July 15, 2003


 Profession renders second opinion about veterinary care, fees

Posted June 30, 2003

In a June 12 letter sent to all AVMA members, Dr. Joe M. Howell, president, advises his colleagues what the Association has done to counter negative assertions about veterinary care in the July cover story of Consumer Reports magazine.

Supporters of the profession and those in allied industries will also be interested in Dr. Howell's letter. The president began by saying that the authors of "Veterinary Care without the Bite" focused on increasing costs for veterinary services, but failed to address consumer demand for advanced care and value for services rendered. The result, he said, was an article that conveyed a negative picture of the veterinary profession.

"Your AVMA leadership believes this article warranted a response," the president went on. Dr. Howell reported that the AVMA mounted the following response:

  • Drafted and sent a letter to the executive editor of Consumer Reports, Eileen Denver (see page 166)
  • Disseminated to the consumer and professional press a news release emphasizing the profession's efforts to ensure good value in delivery of quality care
  • Sent copies of his cover letter, the letter to Consumer Reports, and the news release to executive directors of state and allied veterinary organizations

Those materials as well as a summary of the AVMA response can be found at www.avma.org. Whenever news of importance to the veterinary profession develops, turn first to the AVMA Web site for targeted coverage.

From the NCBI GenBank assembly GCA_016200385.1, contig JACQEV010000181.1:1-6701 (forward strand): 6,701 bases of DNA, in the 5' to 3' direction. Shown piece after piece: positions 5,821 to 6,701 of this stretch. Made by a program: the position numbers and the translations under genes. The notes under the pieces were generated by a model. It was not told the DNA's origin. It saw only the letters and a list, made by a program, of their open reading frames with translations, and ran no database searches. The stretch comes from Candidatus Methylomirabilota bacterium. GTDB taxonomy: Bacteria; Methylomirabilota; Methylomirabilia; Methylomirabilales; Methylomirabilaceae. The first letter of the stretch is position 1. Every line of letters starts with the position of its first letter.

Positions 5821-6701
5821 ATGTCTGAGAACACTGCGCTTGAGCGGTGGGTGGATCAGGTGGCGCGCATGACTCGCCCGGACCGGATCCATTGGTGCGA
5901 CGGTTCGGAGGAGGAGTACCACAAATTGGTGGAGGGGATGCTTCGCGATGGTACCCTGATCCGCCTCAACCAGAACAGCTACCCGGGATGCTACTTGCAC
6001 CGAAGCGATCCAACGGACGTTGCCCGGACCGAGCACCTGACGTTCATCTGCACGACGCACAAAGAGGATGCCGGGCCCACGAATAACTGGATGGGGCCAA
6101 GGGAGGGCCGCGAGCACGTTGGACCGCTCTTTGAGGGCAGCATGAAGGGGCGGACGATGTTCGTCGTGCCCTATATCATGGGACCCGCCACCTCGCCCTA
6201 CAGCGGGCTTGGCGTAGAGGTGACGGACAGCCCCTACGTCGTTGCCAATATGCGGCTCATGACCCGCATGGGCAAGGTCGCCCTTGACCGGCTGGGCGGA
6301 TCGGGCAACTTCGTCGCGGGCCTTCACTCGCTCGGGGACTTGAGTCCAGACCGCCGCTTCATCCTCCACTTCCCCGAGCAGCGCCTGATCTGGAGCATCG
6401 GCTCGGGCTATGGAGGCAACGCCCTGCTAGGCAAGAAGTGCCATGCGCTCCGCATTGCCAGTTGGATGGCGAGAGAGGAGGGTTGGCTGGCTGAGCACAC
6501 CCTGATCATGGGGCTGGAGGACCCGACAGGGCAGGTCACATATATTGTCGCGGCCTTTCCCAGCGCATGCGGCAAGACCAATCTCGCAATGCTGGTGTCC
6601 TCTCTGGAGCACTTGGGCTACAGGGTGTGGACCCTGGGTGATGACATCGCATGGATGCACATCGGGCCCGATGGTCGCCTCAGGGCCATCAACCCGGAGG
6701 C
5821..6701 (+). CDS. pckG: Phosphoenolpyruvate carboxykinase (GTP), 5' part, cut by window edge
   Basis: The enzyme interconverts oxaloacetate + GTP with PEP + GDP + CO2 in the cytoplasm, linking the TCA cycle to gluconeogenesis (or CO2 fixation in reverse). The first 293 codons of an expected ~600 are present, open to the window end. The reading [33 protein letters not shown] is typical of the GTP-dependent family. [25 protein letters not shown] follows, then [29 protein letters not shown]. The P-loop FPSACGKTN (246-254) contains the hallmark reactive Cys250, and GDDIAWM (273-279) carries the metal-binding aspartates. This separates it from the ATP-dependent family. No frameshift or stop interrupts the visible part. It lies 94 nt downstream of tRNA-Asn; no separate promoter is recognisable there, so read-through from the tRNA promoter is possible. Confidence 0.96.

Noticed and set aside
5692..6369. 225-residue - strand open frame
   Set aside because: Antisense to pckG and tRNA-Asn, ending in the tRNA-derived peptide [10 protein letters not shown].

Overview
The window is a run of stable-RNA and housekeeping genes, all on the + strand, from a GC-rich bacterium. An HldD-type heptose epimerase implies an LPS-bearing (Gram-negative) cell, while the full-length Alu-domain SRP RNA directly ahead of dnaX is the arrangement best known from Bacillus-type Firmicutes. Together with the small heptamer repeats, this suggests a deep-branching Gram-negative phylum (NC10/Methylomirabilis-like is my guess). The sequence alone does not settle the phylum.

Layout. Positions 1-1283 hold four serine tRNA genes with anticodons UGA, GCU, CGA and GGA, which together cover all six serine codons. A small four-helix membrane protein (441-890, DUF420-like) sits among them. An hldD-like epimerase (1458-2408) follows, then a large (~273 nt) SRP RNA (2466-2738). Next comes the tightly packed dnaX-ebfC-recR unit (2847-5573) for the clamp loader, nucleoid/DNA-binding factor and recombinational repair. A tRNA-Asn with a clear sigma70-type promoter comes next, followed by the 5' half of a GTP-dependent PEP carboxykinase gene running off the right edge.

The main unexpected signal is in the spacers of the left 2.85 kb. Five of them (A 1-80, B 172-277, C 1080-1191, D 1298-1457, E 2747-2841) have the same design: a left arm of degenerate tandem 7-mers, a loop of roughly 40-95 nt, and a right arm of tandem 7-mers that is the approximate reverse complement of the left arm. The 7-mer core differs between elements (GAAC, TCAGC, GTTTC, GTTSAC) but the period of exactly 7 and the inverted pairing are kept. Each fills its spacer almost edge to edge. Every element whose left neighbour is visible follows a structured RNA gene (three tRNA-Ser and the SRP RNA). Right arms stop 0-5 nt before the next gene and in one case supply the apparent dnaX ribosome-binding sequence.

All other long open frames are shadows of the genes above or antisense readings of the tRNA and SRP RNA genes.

Regardless of whether Consumer Reports publishes the AVMA letter to the editor, it can serve as a resource for veterinarians whose clients want to discuss issues raised in the article.

Also on June 12, the AAHA faxed its members an AAHA Member Alert about the Consumer Reports article, saying it provides an inaccurate account of veterinary care and fees. The association sent a letter to the editor of Consumer Reports, Margot Slade, criticizing "the misleading article."

Of particular concern, wrote AAHA President Link V. Welborn in the letter, is a false statement that the AAHA advises veterinarians "to impose a $5-per-customer fee increase to raise $50,000 of mostly pure profit." Dr. Welborn said that "more distressing is the article's presumption that veterinary services are a commodity that can be shopped based on price alone."

To assist veterinarians and their practice teams in conversations with clients who may read the article, the AAHA included a two-page fact sheet about the cost of veterinary care in its member communiqué. The AAHA letter to the editor and fact sheet are posted at www.aahanet.org.

The AVMA and AAHA acknowledge in their letters that the articles present some helpful tips, but the AVMA noted that these are many of the same suggestions that practitioners routinely recommend to animal owners.

Brakke Consulting Inc., reacting to the Consumer Reports article, had something to say about the value of veterinary service in its June 13 Animal Health News & Notes.

"Fortunately, quality veterinary care is one of the best bargains in health care today," wrote the Brakke Consulting Practice Management Group. "Veterinary care, which requires just as much time, education, skill and equipment to deliver as human health care, is delivered at a fraction of the cost of comparable human care—and delivered in the vast majority of animal clinics and hospitals without government subsidy."

The consulting group concluded: "The animal health industry and the veterinary profession need to work together to ensure that pet owners know the value they are receiving."